comic history

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Joan B. Lee: The Woman Who Saved the Marvel Universe

Joan Boocock was born on August 3, 1924, in Gosforth, Newcastle, England. In the 1940s she moved to New York City, where she married an American GI and worked as a hat model. Working at the agency, she met a young comics editor named Stanley Lieber, who worked under the pen name Stan Lee. The two fell in love instantly and she left her husband for him.

In the early 1960s, Stan Lee was feeling depressed and unhappy with his job and was seriously considering quitting the comics industry. Joan told him "Before you quit, why don’t you write one comic you are proud of?” Lee obliged and together with Jack Kirby, he created the Fantastic Four, the flawed, dysfunctional family of heroes that Lee always wanted to make. The comic was an instant success, reinvigorating Lee and convincing him to stay on at Marvel. He even went on to give his favorite hero, Spider-Man, a love interest based off his wife: Mary Jane Watson. In later years, after the couple’s two children were grown-up, Joan would have a short career as a voice actress, voicing the recurring character of Madame Web in the Spider-Man animated series, as well as having small parts in the Iron Man and Fantastic Four series. In 2016 she had a cameo with her husband in X-Men: Apocalypse. 

The Fantastic Four, Spider-Man, the Hulk, Iron Man, Thor, the X-Men, the Avengers, Daredevil, Luke Cage, Doctor Strange, Black Panther. While these heroes were created or co-created by Stan Lee, we may never have had them or the Marvel Universe without Joan. Thank you.

Joan Boocock Lee - August 3, 1924 – July 6, 2017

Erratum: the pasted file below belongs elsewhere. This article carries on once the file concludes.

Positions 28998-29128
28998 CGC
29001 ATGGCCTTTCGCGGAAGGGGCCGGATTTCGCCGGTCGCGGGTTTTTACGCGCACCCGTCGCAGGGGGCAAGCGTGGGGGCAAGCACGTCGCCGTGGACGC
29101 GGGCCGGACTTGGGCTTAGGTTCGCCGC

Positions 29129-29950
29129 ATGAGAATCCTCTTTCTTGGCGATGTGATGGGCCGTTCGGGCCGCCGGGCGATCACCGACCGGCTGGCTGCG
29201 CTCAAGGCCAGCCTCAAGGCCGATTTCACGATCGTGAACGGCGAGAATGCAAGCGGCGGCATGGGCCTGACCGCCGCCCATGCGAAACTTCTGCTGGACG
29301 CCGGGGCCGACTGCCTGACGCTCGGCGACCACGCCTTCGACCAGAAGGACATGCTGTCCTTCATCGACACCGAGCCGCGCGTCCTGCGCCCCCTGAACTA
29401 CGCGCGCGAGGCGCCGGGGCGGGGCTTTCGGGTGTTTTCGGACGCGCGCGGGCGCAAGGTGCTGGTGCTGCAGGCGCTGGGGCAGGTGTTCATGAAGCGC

Continuing our Black History Month celebrations with...

Add Oil Comics (@addoilcomics​)

Originally posted by addoilcomics

Add Oil Comics explores social justice issues through the use of, well, comics. Some reblogged, some original, some inspired by submitted or found text. The one above illustrates a passage taken from Ta-Nehisi Coates’ Between the World and Me. See the full comic here.

CFBG Tips (@cfbgtips​)

Originally posted by cfbgtips

One part young woman’s journey on how to find her “mystical Carefree Black Girl essence,” one part tips on how you can do the same. Wholly good.

The Revolutionary Times (@therevtimes​)

Originally posted by therevtimes

The Revolutionary Times features two dudes discussing the things we all talk about with our friends: gentrification, worry and anger regarding the current presidential administration, Star Wars. Sometimes they’re time travelers, but usually they’re not. It’s a good read, and we suggest you start with their comics on Tumblr tag.

Follow these too:

  • Black Comics Chat (@blackcomicschat​)—Not just comics (though they do have that), but also a space for Black people to talk with others about Black comics.
  • Black Action Figures and Comics (@blactionfiguresandcomics​)—Fan art, action figures, movie stills, and more. Heavy on the reblogs, it’s a good reminder of the power of a curatorial Tumblr.

Thanks for celebrating Black History Month with us, Tumblr. Everything we’ve been highlighting here on the staff blog ultimately comes from you all. We couldn’t ask for better users.

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There’s a book out there that’s either one of the last great unsolved cyphers or a massive medieval hoax. Welcome to the weird world of the Voynich Manuscript. And no, it isn’t solved yet.

I did this comic for The Nib last year (The Nib is an amazingly great place for comics on Medium if you don’t know that already). You can follow all my work on Medium here.

Let’s talk about prairie, history, and language. For communities so focused on “native plants”/”native gardening”/etc there’s so little acknowledgement or engagement with indigenous Americans and their history. 

When we talk about science, there’s a baseline assumption of objectivity. Science is Truth, something apart from messy cultural ideas. The reality is, culture and all it’s messes bleed into science, like here in ecology. We gotta be conscious of the histories we inherit in science.